Portions of Hays County will be getting a new representative on the board of the Pedernales Electric Coop (PEC). Jim Powers has resigned under a cloud of conflict of interest.
Powers, who represented District 4, turned in a letter of resignation on Sept. 20 with an effective date of Oct. 1.
In the letter, Powers said he “struggled” with making the decision. First elected to the PEC Board in 2016, he was re-elected earlier this year.
PEC spokesman Mike Viesca confirmed the resignation involved a conflict of interest, but would not elaborate. “The PEC Board of Directors addressed conflict of interest certifications and disclosures with Mr. Powers at its regular meeting Sept.13,” Viesca said.
“After a very contentious campaign which was difficult for myself, my family and my business, I find myself evaluating where I need to be spending my time and energy,” Powers’ letter said, citing the pressing need of his expanding business as well as “new opportunities” he intends to pursue. “Although serving the members of the PEC has been a great honor for me, I have determined that it is in the best interest of both the PEC, myself and my family for me to step aside.”
In the coming weeks, the remaining board members will be meeting “to determine next steps regarding the District 4 director seat, as prescribed by the board’s bylaws,” PEC said in a press release.
Dripping Springs resident Kathi Thomas, who ran against Powers for membership on the board, said she “absolutely” plans to run again. “I’ve been telling people I planned to run next time it became available … I thought it would be years from now.”
Thomas said she’s unsure what action the board will take to fill the vacancy, but noted that when the district changed from at-large elections to single-member districts, the bylaws were not changed. “There’s a case to be made that since they did not change (the bylaws) they should be able to hold a special election.”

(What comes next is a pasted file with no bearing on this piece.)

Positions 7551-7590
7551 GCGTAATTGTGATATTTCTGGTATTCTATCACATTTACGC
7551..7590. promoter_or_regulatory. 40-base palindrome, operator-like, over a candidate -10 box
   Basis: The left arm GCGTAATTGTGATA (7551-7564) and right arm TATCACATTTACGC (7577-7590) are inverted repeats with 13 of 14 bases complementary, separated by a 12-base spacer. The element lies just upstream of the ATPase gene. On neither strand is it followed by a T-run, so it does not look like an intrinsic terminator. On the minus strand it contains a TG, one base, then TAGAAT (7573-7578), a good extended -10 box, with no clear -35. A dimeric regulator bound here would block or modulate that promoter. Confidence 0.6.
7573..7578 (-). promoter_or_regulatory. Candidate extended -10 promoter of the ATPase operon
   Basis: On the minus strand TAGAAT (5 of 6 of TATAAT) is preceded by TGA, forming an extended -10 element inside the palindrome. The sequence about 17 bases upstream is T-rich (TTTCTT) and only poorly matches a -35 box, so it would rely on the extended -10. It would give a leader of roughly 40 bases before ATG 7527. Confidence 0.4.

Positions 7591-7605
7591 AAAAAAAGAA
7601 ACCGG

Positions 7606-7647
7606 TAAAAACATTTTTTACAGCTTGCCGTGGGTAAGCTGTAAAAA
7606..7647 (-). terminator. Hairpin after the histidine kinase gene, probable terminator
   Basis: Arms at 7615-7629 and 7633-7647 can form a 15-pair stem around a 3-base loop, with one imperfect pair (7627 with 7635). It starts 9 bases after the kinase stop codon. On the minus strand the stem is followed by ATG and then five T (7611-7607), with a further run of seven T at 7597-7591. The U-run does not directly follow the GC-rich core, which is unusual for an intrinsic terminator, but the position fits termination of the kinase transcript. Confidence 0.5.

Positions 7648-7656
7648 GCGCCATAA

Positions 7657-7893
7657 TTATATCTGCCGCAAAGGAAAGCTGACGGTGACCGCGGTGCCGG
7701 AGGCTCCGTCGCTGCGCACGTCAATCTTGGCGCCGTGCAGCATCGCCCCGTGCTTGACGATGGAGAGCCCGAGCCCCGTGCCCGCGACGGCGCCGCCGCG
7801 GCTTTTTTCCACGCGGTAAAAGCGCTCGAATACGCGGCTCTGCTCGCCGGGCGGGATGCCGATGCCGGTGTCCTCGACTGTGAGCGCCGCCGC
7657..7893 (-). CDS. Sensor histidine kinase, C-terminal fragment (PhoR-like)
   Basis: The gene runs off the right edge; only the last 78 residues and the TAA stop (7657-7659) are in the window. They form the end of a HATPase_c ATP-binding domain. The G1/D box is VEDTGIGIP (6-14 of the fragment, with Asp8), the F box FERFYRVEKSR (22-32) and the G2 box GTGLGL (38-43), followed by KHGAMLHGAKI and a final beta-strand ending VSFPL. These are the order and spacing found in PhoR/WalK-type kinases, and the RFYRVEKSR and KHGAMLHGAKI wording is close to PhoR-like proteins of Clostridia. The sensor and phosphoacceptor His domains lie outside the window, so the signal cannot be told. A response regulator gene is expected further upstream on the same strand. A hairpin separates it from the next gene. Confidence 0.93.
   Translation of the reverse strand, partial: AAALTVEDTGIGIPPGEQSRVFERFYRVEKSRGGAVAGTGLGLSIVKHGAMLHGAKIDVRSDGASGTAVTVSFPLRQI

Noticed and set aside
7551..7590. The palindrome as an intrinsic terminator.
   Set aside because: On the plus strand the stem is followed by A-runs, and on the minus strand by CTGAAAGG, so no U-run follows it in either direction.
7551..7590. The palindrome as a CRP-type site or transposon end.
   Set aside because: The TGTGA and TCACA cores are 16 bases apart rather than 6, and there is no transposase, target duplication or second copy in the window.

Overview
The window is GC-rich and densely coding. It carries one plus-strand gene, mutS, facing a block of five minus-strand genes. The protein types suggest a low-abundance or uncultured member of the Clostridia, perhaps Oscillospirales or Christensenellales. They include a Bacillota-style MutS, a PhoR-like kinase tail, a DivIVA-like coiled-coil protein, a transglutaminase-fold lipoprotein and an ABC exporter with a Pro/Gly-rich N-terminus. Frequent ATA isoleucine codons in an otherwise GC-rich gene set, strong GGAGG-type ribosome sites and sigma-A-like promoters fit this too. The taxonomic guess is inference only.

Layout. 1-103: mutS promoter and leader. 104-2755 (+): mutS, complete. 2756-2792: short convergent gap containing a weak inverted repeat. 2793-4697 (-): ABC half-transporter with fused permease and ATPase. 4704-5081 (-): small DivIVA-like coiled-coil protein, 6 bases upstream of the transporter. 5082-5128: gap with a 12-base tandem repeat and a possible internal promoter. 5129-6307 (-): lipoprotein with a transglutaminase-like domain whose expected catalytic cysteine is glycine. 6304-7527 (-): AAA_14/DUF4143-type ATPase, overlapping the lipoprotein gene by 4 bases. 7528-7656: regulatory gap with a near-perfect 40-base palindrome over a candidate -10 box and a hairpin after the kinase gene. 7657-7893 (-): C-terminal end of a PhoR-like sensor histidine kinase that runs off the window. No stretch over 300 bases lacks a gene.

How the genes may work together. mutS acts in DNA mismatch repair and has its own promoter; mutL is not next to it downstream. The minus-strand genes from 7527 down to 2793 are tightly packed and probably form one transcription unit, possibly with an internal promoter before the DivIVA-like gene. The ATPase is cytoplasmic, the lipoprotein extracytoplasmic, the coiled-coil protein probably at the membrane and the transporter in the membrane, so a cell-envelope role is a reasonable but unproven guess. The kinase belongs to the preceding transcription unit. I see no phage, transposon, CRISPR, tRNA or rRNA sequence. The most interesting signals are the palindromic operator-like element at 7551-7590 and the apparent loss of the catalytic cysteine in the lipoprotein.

She was not surprised at Powers’ resignation or the cloud of conflict of interest. “We were saying there were problems … you need to get someone on there that doesn’t have any conflicts of interest – whether it’s conflicts of interest or the appearance of conflicts of interest doesn’t matter.”
Thomas said she believes the PEC board needs someone who is “purely a member advocate.”
“People tend to be out of industries or have some peripheral thing to do with PEC and it always makes me uncomfortable.”
“I am grateful for Jim’s service to our membership over the past three years,” said Board President Paul Graf, District 6 director. “The entire board wishes him and his family all the best as they continue to be valued members of our great cooperative.”
“On behalf of PEC and its employees, we wish Jim well in his future endeavors,” CEO Julie C. Parsley said. “We greatly appreciate the support Jim gave us during his tenure.”
Powers’ letter also noted he had “championed the hiring of Parsley as the first-ever woman Chief Executive Officer of the PEC, and the establishment of a new Chief Operations Officer position.”
He also lauded his role in the change from “at large” elections to single-member districts. “Every director is now elected solely by the people they represent … a concept I have always supported.”
Powers, a resident of Dripping Springs, was elected Hays County Judge in 1998 and served two four-year terms. He also served one six-year term as a director at the Guadalupe-Blanco River Authority (GBRA). According to Don Meador of San Marcos, who replaced Powers on the GBRA board, Powers had been “a candidate for renomination,” although he “was not renominated.” GBRA directors are nominated by the governor.
Graf did not respond to an email seeking additional comment.